Objectives: To determine whether cytotoxic and invasive Pseudomonas aeruginosa strains differentially influence clinical presentation, outcomes, or therapeutic response in bacterial keratitis.
Methods: Pseudomonas aeruginosa isolates from the National Eye Institute-funded Steroids for Corneal Ulcers Trial were subtyped as cytotoxic or invasive strains. The main outcome measure compared between the 2 subtypes was change in visual acuity at 3 months using Huber robust regression, adjusting for topical corticosteroid treatment.
Results: Of 101 confirmed P aeruginosa isolates from the Steroids for Corneal Ulcers Trial, 74 had a classically cytotoxic or invasive genotype. While corneal ulcers caused by genotypically invasive P aeruginosa strains were associated at presentation with significantly better visual acuity than corneal ulcers caused by genotypically cytotoxic P aeruginosa strains when adjusting for the effect of ulcer location (P= .008), invasive ulcers had improved significantly less than cytotoxic ulcers at 3 months (0.35; 95% CI, 0.04-0.66 logMAR; P= .03 [3.5-line difference]). Compared with topical moxifloxacin alone, adjunctive treatment with topical corticosteroids was associated with significantly more improvement in visual acuity in the invasive subgroup (P= .04) but was associated with less improvement in visual acuity in the cytotoxic subgroup (P= .07).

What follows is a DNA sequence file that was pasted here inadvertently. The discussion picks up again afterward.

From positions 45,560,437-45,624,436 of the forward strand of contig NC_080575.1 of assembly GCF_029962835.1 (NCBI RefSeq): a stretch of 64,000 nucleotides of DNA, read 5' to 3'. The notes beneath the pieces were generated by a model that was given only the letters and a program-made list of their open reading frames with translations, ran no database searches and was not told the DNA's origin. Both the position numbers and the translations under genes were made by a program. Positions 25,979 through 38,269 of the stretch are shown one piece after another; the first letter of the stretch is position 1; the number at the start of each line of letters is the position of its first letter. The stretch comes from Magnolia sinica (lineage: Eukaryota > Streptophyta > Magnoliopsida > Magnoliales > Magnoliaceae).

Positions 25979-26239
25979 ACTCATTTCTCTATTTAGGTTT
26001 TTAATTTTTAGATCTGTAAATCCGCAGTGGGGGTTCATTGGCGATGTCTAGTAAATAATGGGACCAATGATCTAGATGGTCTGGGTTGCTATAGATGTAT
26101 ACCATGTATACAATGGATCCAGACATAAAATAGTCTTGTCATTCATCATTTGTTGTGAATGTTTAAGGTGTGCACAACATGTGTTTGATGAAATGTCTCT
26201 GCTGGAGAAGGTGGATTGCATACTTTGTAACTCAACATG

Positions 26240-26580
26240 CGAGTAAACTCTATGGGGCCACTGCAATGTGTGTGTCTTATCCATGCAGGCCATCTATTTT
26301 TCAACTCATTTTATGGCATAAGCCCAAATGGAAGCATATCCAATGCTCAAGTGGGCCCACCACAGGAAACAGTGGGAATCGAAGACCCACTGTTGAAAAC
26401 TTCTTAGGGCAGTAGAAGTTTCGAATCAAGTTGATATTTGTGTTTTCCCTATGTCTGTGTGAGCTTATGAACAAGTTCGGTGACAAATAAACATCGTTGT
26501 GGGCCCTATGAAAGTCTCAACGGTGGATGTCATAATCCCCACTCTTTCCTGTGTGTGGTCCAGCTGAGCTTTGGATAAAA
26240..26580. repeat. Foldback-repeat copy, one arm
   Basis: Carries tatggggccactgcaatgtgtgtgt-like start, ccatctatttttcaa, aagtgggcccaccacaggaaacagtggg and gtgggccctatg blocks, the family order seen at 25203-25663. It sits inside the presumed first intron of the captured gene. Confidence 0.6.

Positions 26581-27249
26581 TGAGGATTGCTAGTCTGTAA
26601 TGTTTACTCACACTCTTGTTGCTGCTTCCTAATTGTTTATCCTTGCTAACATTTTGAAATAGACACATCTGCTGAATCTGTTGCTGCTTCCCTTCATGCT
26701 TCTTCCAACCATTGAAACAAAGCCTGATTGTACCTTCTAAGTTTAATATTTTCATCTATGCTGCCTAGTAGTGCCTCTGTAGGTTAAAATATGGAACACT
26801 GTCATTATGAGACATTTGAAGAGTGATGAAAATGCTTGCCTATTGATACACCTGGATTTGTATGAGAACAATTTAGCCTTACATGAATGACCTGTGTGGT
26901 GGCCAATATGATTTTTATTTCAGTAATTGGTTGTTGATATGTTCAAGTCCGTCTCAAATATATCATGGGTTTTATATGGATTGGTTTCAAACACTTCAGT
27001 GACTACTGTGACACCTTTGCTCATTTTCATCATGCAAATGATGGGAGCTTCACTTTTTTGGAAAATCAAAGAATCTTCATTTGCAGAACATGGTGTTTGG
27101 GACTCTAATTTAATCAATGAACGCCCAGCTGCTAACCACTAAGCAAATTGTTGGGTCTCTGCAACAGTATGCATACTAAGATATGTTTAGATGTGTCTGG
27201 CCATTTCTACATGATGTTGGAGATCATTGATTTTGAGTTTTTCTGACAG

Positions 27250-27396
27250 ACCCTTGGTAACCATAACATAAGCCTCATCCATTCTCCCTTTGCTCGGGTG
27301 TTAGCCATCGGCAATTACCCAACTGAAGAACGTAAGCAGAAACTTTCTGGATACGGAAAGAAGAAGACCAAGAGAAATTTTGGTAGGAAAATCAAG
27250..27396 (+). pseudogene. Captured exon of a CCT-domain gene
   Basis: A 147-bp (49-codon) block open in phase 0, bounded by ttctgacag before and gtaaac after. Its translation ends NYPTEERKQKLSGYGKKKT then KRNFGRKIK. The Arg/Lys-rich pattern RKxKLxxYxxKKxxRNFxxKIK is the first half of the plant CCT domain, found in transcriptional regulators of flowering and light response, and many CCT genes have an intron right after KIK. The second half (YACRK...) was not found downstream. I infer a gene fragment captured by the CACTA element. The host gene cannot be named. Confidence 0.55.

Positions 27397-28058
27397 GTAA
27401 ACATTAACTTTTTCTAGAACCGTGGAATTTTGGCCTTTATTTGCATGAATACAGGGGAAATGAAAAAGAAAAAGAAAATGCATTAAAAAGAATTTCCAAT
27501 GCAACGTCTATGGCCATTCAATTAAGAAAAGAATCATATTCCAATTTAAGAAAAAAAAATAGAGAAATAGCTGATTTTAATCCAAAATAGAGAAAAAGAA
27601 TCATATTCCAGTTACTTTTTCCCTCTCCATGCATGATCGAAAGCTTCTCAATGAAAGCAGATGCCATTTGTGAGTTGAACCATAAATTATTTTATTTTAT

Conclusions: Rational profiling of differentially expressed virulence determinants (eg, cytotoxicity and invasiveness for P aeruginosa) could be used as a tool for decision making in the management of infections to optimize outcomes.